With Google now looking exclusively at mobile content and performance, a brief glance at you and your information via a mobile site is no longer a good choice. You’re going to want all of your content to be accessible to viewers and indexable to search robots.
Adaptive Design is a somewhat awkward hybrid solution. It’s better than an mDot, but still not as effective as a Responsive Design. In Adaptive Design, multiple layouts that target different devices are created, one for mobile, one for tablet, and one for desktop.
Adaptive Design works and it doesn’t sacrifice content like mDots do. Adaptive sites are also easier to code and obviously anything that takes less time to accomplish tends to be less expensive.
The Adaptive Design approach is code-heavy and therefore slower to load. With speed being a critically important factor in mobile indexing, adaptive sites won’t rank as well as similar sites that employ Responsive Design. They also “snap” into place if you adjust your screen size yourself, which is less friendly than the smooth reaction a responsive site provides.
Also, Adaptive Design isn’t as flexible as responsive design. Yes, it does resize the site content based on screen size, and that would be an awesome solution if all mobile, tablet, and desktop devices had the same screen size and resolution, but they don’t. So, while adaptive design is initially a less expensive, slightly easier solution to implement in the short run, it’s really not ideal unless you’re into adding a new layout every time a new device comes out.
Similar to Adaptive Design, Responsive Web Design (often referred to as RWD, Responsive Design, or simply Responsive) is similar to Adaptive Design in that website content is served based on device size.
Responsive sites are built on a grid defined by CSS classes that use breakpoints to determine how the layout will appear based on device size. In addition to layout, some functionality also changes to create a better UX. The most obvious example of this is classic vs mobile navigation where, on mobile devices, the classic navigation menu will be replaced by a “hamburger” button that expands on click or hover. Responsive layouts are by far the most user-friendly in terms of confluence among pagespeed, functionality, and content provided.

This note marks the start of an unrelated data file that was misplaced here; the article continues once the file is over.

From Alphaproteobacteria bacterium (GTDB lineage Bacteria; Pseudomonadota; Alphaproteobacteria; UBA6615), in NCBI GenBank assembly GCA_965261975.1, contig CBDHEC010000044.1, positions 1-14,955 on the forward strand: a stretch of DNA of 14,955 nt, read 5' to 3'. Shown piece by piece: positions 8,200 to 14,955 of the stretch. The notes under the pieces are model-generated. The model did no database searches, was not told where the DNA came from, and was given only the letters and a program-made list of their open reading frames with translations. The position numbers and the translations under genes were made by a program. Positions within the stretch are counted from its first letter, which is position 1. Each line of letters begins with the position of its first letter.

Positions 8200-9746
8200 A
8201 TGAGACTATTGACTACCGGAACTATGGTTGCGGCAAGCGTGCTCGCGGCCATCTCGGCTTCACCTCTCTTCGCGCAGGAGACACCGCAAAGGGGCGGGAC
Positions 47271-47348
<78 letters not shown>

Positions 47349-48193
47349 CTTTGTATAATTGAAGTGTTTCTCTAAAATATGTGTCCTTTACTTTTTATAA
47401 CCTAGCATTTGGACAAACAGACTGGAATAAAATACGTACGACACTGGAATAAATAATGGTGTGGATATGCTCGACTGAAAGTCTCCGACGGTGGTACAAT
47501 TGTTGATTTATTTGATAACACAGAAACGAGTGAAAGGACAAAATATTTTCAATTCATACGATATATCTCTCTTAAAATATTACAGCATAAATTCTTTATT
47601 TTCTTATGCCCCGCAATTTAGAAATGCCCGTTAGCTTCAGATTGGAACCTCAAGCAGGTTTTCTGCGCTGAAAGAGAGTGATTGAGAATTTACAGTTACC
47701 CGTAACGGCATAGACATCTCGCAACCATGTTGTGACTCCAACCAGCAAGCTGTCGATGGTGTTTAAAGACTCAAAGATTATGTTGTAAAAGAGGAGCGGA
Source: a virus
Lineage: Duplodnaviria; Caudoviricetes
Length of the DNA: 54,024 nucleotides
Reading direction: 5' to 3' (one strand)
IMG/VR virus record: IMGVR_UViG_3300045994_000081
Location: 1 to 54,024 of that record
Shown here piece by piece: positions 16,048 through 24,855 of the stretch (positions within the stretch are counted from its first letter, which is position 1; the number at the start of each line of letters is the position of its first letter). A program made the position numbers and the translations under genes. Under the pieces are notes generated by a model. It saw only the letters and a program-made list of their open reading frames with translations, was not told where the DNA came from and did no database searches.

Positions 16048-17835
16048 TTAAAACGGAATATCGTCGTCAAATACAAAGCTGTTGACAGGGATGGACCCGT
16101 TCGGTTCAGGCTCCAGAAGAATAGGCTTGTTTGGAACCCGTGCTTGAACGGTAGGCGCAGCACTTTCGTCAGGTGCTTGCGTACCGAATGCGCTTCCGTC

The really good news is that, when planned properly, when implementing a responsive design you’ll have the opportunity to update everything else that matters to search engines, such as URL structure, headlines (H1s and H2s), meaningfulness and depth of content, and adding strategies and tools to keep your site fresh at all times.
The goal of Responsive Design is to create a streamlined user experience regardless of device type or browser. With the number of browsers and devices continually evolving, this is no easy feat. Thus, Responsive Design implementation, even when left in the capable hands of an experienced developer, tends to take more time and money to bring to fruition than adaptive.
We’ve given you the facts, you know your options, now it’s time to get moving. Mobile-first indexing is still in it’s early stages. It hasn’t yet replaced desktop-first indexing just yet so you’ve got a little time to get your act together.
We recommend talking to your friendly neighborhood web developer to get the ball rolling on your responsive site. If you don’t have a developer in mind, don’t hesitate to reach out to us by email or phone, we’d be happy to answer your questions. Until then, be sure to stay informed by signing up to get our updates on all things related to today’s best practices in technology and industrial marketing.
Already have a responsive website and wondering “now what”? That’s another blog altogether. Stay tuned.
*To be clear, Google will still index non-responsive websites, they just won’t perform as well in search engine results pages (SERPs) as responsive sites.